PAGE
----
Much like the real March Madness, there aren't any Cinderella stories left in our Face of the NFL competition. The league's biggest superstars have all moved on to the Elite Eight, where the ambiguity of the tournament will almost certainly come into play.
Tom Brady, Aaron Rodgers and J.J. Watt all marched on with blowout victories, which isn't surprising. They're three of the best players in the game and are all superstars off the field: Brady is a bonafide A-lister, Rodgers is one of the most socially active athletes around and Watt has a robust social media presence. Regardless of your definition for the Face of the NFL, each player probably fits the bill.
Cam Newton, Rob Gronkowski, Antonio Brown and Russell Wilson advanced too, but by smaller margins. The fact that Newton didn't totally rout Andrew Luck is mildly surprising, considering he's the reigning MVP and one of the most polarizing players in football. His Elite Eight matchup with Watt might be the showdown of the tournament.
The closest matchup was between Larry Fitzgerald and Von Miller, which probably speaks to the gains Miller made with his impressive postseason performance. Not many pass rushers can say they completely shutdown Brady and Newton just within a couple of weeks of each other.
As expected, the Sweet 16 produced plenty of debate, but the Elite Eight should be even more hotly contested.
Voting is now closed, but come back on Tuesday to see who moved on to the Final Four.
No. 1 Tom Brady def. No. 5 Tony Romo
Brady has the advantage over Romo in, well, everything. It's no surprise he dominated this contest and is moving on.
No. 3 Rob Gronkowski def. No. 2 Odell Beckham Jr.
Beckham had the potential to be a sleeper in this tournament, considering his proclivity for acrobatic catches and ubiquitous presence on highlight reels. But like most cornerbacks and safeties, he couldn't compete with Gronk.
Elite Eight matchup
No. 1 Tom Brady vs. No. 3 Rob Gronkowski: What are Patriots fans going to do??? Well, at least we know who would win a beer-chugging contest, if it came down to that.
No. 1 Russell Wilson def. No. 4 Richard Sherman
It wouldn't be a stretch to say Wilson has enjoyed the best four-year start to his career out of any quarterback in NFL history. Sherman gave him a run -- possibly due to his tendency to sound off on league issues -- but Wilson ultimately prevailed over his teammate.
No. 2 Larry Fitzgerald vs. No. 3 Von Miller
The case for Fitzgerald: Fitzgerald is climbing up the playoff record books, which is remarkable considering he's played in just nine postseason games. He's only one of three players to have five 100-yard games in the playoffs and is third on the list in touchdown receptions as well. The 32-year-old reinvented himself as a slot receiver last season and put together his best season in several years.
Fitzgerald is on a Hall of Fame track not just for his incredible production in a uniform, but he's also one of the most respected guys in the locker room. He's known to "kill his opponents with kindness," exchanging pleasantries with the opposing corner and then blowing by him on a skinny post route. His on-field accolades combined with signature dreadlocks and gregarious personality make him a tough out for any opponent.
The case for Von Miller: Where to begin? For one, he's the reigning Super Bowl MVP and the man responsible for allowing Peyton Manning to, as they say, walk off into the sunset. He also almost single-handedly knocked Tom Brady out of the playoffs and just put together one of the most impressive postseason any defensive player has ever had. He does lots of charity. He wears sweet glasses. He's competing on Dancing With The Stars. Most importantly, though: he dances like this on Sundays.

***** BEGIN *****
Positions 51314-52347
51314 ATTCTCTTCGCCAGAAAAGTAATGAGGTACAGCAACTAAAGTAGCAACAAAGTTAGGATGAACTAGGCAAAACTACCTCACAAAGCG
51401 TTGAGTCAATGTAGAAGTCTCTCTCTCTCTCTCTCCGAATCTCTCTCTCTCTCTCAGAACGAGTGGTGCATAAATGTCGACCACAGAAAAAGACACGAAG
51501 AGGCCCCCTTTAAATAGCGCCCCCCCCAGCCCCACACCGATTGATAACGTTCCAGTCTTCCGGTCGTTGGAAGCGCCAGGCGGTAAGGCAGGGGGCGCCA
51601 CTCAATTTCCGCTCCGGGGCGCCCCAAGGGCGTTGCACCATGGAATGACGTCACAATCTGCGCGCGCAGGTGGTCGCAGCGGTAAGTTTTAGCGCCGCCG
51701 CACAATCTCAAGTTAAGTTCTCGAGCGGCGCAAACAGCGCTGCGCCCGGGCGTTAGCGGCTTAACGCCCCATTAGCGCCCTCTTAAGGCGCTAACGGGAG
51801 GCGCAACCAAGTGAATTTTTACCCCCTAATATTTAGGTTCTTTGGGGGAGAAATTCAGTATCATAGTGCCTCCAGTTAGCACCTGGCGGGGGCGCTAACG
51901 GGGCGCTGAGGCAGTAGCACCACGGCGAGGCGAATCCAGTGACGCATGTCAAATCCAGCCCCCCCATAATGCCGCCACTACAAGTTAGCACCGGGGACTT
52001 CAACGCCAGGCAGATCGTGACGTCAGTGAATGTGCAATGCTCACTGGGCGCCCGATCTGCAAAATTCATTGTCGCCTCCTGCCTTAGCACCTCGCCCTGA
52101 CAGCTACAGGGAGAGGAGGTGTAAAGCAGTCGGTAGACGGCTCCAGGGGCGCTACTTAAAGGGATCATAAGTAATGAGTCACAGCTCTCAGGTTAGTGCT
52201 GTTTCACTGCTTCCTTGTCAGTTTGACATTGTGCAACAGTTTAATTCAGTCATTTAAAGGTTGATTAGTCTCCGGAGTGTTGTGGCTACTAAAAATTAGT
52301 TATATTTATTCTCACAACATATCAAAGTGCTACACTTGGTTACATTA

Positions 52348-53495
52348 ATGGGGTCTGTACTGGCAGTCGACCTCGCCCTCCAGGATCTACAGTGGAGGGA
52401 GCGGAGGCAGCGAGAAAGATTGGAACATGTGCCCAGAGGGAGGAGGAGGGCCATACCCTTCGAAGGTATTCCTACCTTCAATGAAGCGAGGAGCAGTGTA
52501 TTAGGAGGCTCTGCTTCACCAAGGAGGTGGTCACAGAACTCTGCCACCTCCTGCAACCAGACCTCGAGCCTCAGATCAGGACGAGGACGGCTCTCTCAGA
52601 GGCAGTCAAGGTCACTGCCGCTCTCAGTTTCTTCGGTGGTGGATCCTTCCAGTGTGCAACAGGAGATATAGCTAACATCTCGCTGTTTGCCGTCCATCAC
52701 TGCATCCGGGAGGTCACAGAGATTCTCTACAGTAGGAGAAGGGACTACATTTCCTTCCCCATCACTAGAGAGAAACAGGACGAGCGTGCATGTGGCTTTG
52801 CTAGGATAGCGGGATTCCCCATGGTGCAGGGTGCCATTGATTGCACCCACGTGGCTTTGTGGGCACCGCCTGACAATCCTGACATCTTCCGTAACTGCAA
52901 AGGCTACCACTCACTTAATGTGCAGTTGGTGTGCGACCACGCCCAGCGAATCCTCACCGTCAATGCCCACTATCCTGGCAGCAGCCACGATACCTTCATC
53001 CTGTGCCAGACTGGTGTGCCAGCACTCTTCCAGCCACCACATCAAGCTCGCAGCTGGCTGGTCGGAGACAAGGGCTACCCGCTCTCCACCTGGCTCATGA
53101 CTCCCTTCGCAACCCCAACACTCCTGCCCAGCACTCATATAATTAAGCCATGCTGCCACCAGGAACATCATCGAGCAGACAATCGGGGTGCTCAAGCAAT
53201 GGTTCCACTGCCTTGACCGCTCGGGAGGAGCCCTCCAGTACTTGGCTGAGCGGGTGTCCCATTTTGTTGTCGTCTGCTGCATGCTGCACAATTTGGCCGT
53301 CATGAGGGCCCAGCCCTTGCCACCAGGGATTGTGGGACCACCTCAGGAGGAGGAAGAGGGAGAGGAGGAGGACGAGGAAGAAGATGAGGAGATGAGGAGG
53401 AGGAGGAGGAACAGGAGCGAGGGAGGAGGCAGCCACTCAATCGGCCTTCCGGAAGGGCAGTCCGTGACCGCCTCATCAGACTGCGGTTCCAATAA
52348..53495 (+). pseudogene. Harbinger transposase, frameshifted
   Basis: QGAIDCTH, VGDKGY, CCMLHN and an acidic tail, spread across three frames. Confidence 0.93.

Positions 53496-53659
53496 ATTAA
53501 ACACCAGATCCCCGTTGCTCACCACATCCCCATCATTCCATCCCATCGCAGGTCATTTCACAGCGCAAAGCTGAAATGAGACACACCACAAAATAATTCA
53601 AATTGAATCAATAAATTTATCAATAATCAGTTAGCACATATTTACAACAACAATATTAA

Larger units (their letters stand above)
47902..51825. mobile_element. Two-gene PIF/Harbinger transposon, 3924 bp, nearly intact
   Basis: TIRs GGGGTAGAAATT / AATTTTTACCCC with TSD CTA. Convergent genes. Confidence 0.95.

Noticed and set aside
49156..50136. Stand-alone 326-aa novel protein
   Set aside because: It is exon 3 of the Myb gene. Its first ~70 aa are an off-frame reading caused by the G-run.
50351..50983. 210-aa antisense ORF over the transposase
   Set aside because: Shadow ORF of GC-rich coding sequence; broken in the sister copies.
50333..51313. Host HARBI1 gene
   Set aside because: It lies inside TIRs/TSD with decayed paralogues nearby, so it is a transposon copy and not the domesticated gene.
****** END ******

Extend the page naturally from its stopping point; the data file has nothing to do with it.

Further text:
Need more be said?
Winner: Larry Fitzgerald (51 vs. 49 percent)
Elite Eight matchup
No. 1 Russell Wilson vs. No. 2 Larry Fitzgerald: The NFL's weirdest dude vs. the NFL's nicest guy.
No. 1 Aaron Rodgers def. No. 4 Ben Roethlisberger
Rodgers might have had a down season in 2015 by his statistical standards, but he's still popular enough to have pulled off the biggest landslide victory of the Sweet 16 round over Big Ben. It is worth noting that much of the voting was done before Rodgers revealed that he's convinced he saw a UFO several years ago.
No. 2 Antonio Brown def. No. 3 Adrian Peterson
It's probably a moral victory that Peterson even advanced to the Sweet 16 given his past transgressions. Brown has put together perhaps the best two-season stretch by any receiver in NFL history, following up his incredible 2014 campaign (129 catches, 1,698 yards) with an even more impressive 2015 performance (136 catches, 1,834 yards). He's the only player in league history with consecutive seasons of at least 100 catches and 1,600 receiving yards.
Elite Eight matchup
No. 1 Aaron Rodgers vs. No. 2 Antonio Brown: This could come down to a battle of fervent fan bases. No, not the Packers and Steelers, but The X-Files devotees vs. Dancing with the Stars enthusiasts.
No. 1 Cam Newton def. No. 5 Andrew Luck
The 2015 NFL MVP prevailed in this battle of former No. 1 picks. There is no disputing the excellent season that Newton put up in leading the Panthers to the Super Bowl. Luck's struggles with injury and inconsistency last year made this an easy matchup for Newton.
No. 2 J.J. Watt def. No. 6 Luke Kuechly
Watt has won three of the last four Defensive Player of the Year awards and is widely considered the most dominant player of this generation on that side of the ball. Kuechly is not far behind -- he won the league's top defensive honor in 2013 -- but it's really hard to beat a guy that extends his awesomeness into the offseason, too.